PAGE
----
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Grizzly bears, black bears, wolves, coyotes, cougars/ mountain lions,bobcats, wolverines, lynx, foxes, fishers and martens are the suite of carnivores that originally inhabited North America after the Pleistocene extinctions. This site invites research, commentary, point/counterpoint on that suite of native animals (predator and prey) that inhabited The Americas circa 1500-at the initial point of European exploration and subsequent colonization. Landscape ecology, journal accounts of explorers and frontiersmen, genetic evaluations of museum animals, peer reviewed 20th and 21st century research on various aspects of our "Wild America" as well as subjective commentary from expert and layman alike. All of the above being revealed and discussed with the underlying goal of one day seeing our Continent rewilded.....Where big enough swaths of open space exist with connective corridors to other large forest, meadow, mountain, valley, prairie, desert and chaparral wildlands.....Thereby enabling all of our historic fauna, including man, to live in a sustainable and healthy environment. - Blogger Rick

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Sunday, May 28, 2017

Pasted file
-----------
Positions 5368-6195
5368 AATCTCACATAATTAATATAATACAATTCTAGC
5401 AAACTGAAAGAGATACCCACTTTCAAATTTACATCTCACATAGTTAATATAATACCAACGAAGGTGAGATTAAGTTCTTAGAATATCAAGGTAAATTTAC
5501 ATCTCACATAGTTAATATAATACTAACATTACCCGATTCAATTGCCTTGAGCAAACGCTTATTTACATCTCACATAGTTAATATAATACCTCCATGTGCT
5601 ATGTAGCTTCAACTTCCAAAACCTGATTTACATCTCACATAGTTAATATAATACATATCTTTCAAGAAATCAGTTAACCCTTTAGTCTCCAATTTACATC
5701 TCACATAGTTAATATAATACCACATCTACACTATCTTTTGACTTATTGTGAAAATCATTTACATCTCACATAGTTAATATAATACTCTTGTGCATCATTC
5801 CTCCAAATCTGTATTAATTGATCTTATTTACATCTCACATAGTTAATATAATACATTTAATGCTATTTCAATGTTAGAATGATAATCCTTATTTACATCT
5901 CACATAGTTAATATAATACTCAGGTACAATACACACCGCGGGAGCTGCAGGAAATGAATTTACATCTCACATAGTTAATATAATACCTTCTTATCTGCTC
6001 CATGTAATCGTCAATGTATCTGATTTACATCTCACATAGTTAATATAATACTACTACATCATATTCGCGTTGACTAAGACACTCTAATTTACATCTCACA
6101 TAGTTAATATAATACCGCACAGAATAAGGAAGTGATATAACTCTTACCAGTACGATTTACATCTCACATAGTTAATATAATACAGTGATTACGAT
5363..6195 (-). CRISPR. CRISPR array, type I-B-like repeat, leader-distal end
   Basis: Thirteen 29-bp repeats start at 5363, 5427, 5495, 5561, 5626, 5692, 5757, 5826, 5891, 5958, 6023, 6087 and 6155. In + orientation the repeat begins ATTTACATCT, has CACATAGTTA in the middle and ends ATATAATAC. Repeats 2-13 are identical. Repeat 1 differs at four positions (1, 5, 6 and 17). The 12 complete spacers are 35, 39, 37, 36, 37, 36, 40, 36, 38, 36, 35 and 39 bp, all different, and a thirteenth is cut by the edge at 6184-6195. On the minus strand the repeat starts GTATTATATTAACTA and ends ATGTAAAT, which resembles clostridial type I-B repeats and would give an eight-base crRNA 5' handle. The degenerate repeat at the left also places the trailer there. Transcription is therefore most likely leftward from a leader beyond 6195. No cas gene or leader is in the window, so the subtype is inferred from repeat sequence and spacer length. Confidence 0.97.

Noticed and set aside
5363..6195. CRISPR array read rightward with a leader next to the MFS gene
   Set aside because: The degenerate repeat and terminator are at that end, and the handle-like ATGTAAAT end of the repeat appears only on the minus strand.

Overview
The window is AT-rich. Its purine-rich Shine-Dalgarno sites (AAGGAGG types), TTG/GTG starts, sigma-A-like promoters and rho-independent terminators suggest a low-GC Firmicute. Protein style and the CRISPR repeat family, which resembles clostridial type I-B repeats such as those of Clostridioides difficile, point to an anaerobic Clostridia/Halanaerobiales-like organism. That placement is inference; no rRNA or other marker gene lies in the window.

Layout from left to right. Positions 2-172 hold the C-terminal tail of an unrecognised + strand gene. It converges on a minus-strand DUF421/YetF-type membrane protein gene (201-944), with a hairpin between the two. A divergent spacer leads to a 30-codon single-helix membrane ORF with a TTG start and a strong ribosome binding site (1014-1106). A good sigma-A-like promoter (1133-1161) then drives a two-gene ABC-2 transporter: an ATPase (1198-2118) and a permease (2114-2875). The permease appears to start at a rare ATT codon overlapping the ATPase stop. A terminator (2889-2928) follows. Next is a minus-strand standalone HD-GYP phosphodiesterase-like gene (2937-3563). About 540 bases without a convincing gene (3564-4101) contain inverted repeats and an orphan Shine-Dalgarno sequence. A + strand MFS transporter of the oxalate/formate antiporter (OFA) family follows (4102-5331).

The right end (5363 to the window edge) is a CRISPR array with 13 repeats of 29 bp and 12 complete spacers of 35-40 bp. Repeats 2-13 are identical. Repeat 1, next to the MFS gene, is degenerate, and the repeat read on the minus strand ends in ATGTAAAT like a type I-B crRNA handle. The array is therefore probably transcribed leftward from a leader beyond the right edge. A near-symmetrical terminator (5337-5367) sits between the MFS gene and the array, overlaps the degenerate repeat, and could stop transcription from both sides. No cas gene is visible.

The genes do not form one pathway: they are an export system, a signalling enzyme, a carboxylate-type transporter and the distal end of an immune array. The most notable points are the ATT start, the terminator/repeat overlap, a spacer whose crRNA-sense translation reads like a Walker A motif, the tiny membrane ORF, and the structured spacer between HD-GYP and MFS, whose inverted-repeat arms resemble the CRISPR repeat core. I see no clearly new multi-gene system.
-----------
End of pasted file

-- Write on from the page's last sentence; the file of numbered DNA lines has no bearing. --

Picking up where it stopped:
PREDATOR DEFENSE Chief Brooks Fahy sent me this NATURE COMMUNICATIONS STUDY that puts forth a new hypothesis regarding top down trophic predators and smaller mesopredators in a given natural system----THE ENEMY CONSTRAINT HYPOTHESIS suggests that the "suppression of mesopredators is strongest where top predators occur at high densities(in the core territory of the trophic predator) over large areas and weakest toward the edge of the top predator's range"...................One of the authors of this study is the co-author of THE LANDSCAPE OF FEAR paradigm, Bill Ripple........As readers of this blog recall, the Landscape of Fear suggests that prey animals are prevented from damaging plant assemblages in an ecosystem by being kept on the move and by the presence of the top down predators that they evolved with over millenium.............Remove that top predator, and various tree, shrub and flower species either go extinct or are greatly compromised where the prey species roams........Logical and "gut instinctive" both paradigms are in their explanations of why all of natures design needs to be present for optimum biodiversity to occur on our planet


Top predators can suppress mesopredators by killing them, competing for resources and instilling fear, but it is unclear how suppression of mesopredators varies with the distribution and abundance of top predators at large spatial scales and among different ecological contexts.

Gray Wolf in Yellowstone Park keeping a Western Coyote
from it's Elk kill

 We suggest that suppression of mesopredators will be strongest where top predators occur at high densities over large areas. These conditions are more likely to occur in the core than on the margins of top predator ranges.